How did you first get involved with CLEBC?
I have been attending CLEBC Employment Law and Human Rights Law conferences annually since I was an articled student in 2003. That is a lot of conferences! I have always valued the practice-area-specific learning and networking at the conferences. It really provides a great opportunity to increase collegiality in the bar. Eventually, after many years, I gathered the courage to submit a pitch to the Call for Papers and since then I have been a regular presenter. I have a reputation for presenting on innovation and practice management topics (it is true) and I seem to always get the lunch spot for these. I must pair well with the buffet.
What are you currently working on (or have most recently worked on) with CLEBC?
I am currently on the planning committees for both the Employment Law and Human Rights Conferences. I really love being part of the process of crafting a great agenda and have been using my voice at the planning table to improve inclusiveness in our faculty and topics. I am presenting less regularly but really enjoy creating opportunities for more junior lawyers to present.
What inspired you to become a lawyer?
It is cliché but I wanted to help people, and that is the truth. I had worked in Human Resources for a few years so I specifically wanted to help people navigate legal challenges at work. 18 years into practice, that is still what I am doing.
What made you decide to focus your practice in the areas of labour and employment law?
Work is centrally important to our lives. I remember many years ago in OCI’s at Queen’s University, I was interviewed by two securities lawyers from a Bay Street firm. They were confused about my interest in labour and employment law, and one said “isn’t that awfully pedestrian?” I responded, “if by pedestrian you mean it impacts every person walking down the street, then yes, and this is exactly why I want to do it.” It has been a fulfilling and meaningful career path for me.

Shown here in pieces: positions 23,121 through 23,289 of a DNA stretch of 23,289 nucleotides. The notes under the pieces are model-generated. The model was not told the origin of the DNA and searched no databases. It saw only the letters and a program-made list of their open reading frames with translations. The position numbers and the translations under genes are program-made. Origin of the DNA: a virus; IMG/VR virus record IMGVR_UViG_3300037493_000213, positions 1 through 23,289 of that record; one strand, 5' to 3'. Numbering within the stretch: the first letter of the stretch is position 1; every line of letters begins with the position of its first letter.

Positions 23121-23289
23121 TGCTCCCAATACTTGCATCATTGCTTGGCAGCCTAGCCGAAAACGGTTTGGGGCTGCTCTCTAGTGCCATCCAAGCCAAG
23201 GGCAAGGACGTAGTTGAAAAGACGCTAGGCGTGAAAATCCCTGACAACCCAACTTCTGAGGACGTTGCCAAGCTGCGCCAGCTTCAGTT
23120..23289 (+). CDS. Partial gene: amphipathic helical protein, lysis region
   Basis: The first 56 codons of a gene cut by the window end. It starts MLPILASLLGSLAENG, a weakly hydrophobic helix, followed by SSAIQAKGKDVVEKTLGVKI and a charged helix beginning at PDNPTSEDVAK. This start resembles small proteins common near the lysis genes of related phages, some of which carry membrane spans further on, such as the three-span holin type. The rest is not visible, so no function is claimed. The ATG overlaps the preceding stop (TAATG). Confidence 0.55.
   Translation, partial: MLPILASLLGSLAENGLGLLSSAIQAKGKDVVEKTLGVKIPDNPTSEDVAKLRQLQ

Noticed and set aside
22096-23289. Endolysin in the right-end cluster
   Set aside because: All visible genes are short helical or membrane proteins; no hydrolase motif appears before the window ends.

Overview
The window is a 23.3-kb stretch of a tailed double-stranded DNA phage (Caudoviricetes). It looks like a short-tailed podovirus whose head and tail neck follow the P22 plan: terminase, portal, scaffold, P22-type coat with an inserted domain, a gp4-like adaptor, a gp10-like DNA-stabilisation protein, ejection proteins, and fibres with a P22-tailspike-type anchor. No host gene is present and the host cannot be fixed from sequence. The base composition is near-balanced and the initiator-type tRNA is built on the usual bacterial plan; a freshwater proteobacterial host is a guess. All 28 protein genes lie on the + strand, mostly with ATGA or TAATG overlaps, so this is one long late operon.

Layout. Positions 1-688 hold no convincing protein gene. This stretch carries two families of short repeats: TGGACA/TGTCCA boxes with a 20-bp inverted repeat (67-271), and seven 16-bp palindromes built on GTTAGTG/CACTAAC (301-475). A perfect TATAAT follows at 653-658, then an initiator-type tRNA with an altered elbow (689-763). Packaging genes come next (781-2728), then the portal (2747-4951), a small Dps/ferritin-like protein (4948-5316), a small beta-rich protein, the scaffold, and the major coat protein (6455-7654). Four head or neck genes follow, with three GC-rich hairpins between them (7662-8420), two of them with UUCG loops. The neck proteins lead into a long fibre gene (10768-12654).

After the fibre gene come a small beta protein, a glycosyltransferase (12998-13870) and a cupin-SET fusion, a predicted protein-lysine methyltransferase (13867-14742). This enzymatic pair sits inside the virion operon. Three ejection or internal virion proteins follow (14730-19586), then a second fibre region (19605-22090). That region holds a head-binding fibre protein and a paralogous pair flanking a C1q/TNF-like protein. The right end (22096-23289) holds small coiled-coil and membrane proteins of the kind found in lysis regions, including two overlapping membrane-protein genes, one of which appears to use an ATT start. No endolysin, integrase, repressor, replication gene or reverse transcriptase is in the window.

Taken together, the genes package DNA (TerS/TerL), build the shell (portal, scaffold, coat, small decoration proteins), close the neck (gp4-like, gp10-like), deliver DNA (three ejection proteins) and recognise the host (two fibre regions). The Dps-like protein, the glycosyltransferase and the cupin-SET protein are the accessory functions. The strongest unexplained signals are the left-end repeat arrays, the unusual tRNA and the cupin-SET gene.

You are very active in the legal community. Apart from speaking on labour and employment law issues, you also present on various other topics including lawyer wellness and law practice management. What spurred your interest in these areas?
I think it all comes back to the same thread of wanting to help people navigate challenges at work. As lawyers, we all see first-hand the struggles with wellness and the epidemic of unhappiness in our colleagues. I have never been willing to accept that as something we just have to live with if we want to have a legal career. After I started Forte Workplace Law and started experimenting with healthy practice models, I knew I had to share what I was learning with others. CLEBC has always been willing to provide a platform to talk about these issues, adding me to the agenda for (lunchtime) practice management presentations at its traditional conferences but also with its innovative offerings of the Women Thriving in Law Conference, and the Mental Health Conference.
You started the website Not Your Average Law Job – what you call the “one-stop shop for lawyers considering career change”. Can you tell us more about that?
Not Your Average Law Job is redefining what it is to be a lawyer to make it more inclusive and sustainable. Once I realized that I could have a full and happy life that also included a meaningful legal practice, I knew I needed to share this message. Through profiles of happy lawyers (including me and close to 100 others), we are shining a light on diverse lawyers and outside-the-box practices. Our website also includes job postings and resources for lawyers looking to change for the happier.
What advice would you pass on to a newly-called lawyer?
Don’t settle for a soul-sucking job. It is possible to have a happy and full life that includes an awesome law practice. Learning how to be a lawyer is hard, and there will be hard days and tough periods, but that should not be the norm. If your current practice is not working for you, don’t leave law, look around first to see all the different ways to practice. And, of course, check out Not Your Average Law Job.
Other than law, what are you passionate about?
Family – my husband, 3 kids, parents, brothers, and sisters-in-law and I am an aunt to 12 (seriously). I love reading, especially Indigenous authors (Five Little Indians by Michelle Good, Daughters of the Deer by Danielle Daniel, and Back of the Turtle by Thomas King are recent favourites). We live near beaches and the forest and I love spending time there. I am President of the Board of Sources Community Wellness Society and am passionate about supporting vulnerable people in our communities. Instead of a pandemic puppy, we got 5 pandemic chickens and I named mine Princess Leia.